Days destroyed works like this: you take the number of bitcoins in a given transaction and multiply them by the number of days since they were last spent. This neatly removes the double-counting from mixer volume or from exchanges that are just shuffling coins around. For some reason, it has fallen out of fashion now, and it’s not hosted on blockchain.info any more. It’s kind of obscure and a bit tricky to interpret. So let’s ignore that for now.

Let’s call our current USD figure nominal or raw volume and the adjusted figure or “heuristically reduced” volume. We’ve already looked into blockchain.info-style reductions for Bitcoin. We don’t at present have the tools to do this analysis for all of the 15+ public blockchains we support. So this will have to wait for now. Don’t despair though – nominal volume is still a pretty good figure. Just be aware that a single large wallet making lots of small transactions can appear as a huge spike in volume, especially on smaller chains.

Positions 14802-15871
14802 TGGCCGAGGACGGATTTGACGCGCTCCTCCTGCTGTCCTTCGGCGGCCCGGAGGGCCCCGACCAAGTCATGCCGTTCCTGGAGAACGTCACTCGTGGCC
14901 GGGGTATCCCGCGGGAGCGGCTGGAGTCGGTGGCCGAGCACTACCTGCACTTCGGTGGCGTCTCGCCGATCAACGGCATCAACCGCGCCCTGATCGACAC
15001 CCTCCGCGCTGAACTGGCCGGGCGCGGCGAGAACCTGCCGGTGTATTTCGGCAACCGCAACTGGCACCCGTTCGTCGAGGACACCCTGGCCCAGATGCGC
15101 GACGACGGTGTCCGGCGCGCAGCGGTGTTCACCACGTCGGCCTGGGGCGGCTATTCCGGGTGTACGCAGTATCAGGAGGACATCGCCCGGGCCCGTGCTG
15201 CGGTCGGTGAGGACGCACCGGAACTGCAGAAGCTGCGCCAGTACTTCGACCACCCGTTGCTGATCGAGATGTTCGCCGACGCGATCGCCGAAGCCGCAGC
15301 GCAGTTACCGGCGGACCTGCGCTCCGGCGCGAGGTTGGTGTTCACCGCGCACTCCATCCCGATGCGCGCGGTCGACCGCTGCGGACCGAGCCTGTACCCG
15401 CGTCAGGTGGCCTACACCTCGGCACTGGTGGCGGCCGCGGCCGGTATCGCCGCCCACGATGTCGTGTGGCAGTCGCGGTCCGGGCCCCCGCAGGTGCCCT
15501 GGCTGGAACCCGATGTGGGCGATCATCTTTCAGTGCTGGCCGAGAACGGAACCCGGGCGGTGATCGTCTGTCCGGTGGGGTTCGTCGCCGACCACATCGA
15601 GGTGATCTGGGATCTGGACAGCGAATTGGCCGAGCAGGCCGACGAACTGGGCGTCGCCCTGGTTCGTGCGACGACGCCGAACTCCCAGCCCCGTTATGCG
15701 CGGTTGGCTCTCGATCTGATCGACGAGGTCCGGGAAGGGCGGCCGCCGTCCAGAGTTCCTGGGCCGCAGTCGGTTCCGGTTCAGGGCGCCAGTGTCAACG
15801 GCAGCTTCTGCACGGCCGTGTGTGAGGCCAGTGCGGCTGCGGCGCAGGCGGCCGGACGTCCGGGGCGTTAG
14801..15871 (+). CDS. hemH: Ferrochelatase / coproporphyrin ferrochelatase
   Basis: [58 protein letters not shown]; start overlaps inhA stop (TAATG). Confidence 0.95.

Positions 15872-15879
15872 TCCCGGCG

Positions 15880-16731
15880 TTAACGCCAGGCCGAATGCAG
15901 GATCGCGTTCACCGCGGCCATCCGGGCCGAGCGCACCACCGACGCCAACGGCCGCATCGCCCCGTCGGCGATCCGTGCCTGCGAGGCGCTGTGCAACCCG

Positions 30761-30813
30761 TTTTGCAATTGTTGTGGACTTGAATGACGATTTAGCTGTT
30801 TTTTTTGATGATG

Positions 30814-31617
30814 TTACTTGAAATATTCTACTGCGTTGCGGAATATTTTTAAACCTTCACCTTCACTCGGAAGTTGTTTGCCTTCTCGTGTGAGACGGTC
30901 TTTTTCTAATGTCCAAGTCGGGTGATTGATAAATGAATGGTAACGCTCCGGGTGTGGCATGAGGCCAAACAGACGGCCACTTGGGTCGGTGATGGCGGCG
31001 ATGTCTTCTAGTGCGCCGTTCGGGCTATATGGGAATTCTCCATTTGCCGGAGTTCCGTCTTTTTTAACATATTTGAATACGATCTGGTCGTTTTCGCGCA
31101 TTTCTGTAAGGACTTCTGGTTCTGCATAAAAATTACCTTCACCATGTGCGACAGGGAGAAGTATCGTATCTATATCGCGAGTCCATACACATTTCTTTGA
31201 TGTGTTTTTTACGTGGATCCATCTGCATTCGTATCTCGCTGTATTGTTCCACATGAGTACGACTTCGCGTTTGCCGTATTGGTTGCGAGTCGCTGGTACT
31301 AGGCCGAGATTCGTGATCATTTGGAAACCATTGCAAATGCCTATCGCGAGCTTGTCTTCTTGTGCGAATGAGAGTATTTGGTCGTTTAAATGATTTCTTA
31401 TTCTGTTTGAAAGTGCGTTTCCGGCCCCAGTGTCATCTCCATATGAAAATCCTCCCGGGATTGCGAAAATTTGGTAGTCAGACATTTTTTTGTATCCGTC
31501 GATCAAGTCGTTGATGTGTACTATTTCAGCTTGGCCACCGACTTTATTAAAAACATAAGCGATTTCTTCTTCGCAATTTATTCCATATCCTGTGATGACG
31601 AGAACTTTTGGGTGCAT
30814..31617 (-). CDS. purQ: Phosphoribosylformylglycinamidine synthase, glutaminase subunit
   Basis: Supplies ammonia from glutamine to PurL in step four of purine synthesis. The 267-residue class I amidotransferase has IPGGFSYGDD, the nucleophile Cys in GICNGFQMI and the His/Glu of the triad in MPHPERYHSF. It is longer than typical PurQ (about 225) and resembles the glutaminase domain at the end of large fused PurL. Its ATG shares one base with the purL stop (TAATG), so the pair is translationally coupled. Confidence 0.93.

As long as you are vigilant to the constraints of the data, you will be empowered to use it appropriately. We are improving our method and our estimates all the time. If you would like to reconstruct our analysis, consider looking at the tools in our Github. If you are interested in more sophisticated blockchain analysis, we suggest looking into the Meiklejohn et al paper linked in useful resources. They provide an excellent explanation of various heuristics used to infer transaction data. The BlockSci tool is another good starting point.

Lastly, be advised that this is an evolving science. Wallet footprints are changing all the time, altering the viability of some of these heuristics that exploit them. Some privacy enhancements, especially on Bitcoin, render these analyses more difficult. And more transactions are being held off-chain, whether internally on exchanges, off-chain via Opendimes, or near-chain through improvements like the Lightning Network.

So the unfortunate reality is that there is no objective truth to be discovered. Instead, plausible guesses can be made. Our guesses are of a certain type, more precise estimates found in blockchain.info and in academia are another. We’re optimizing for scale, honesty, and coverage of a lot of different public blockchains.

Please note that this isn’t a mea culpa. We laid out these problems in a previous post. However, there are many new users who may be interpreting our data with insufficient skepticism. Be advised that extracting human-readable data from blockchains is an imprecise affair. Don’t rely on us exclusively. We are just one tool in a buffet of many: refer to our useful resources page for more excellent data services.